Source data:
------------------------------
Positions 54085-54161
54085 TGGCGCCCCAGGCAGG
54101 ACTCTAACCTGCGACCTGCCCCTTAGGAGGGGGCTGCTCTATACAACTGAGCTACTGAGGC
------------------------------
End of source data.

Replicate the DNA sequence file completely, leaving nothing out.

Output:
Positions 54085-54161
54085 TGGCGCCCCAGGCAGG
54101 ACTCTAACCTGCGACCTGCCCCTTAGGAGGGGGCTGCTCTATACAACTGAGCTACTGAGGC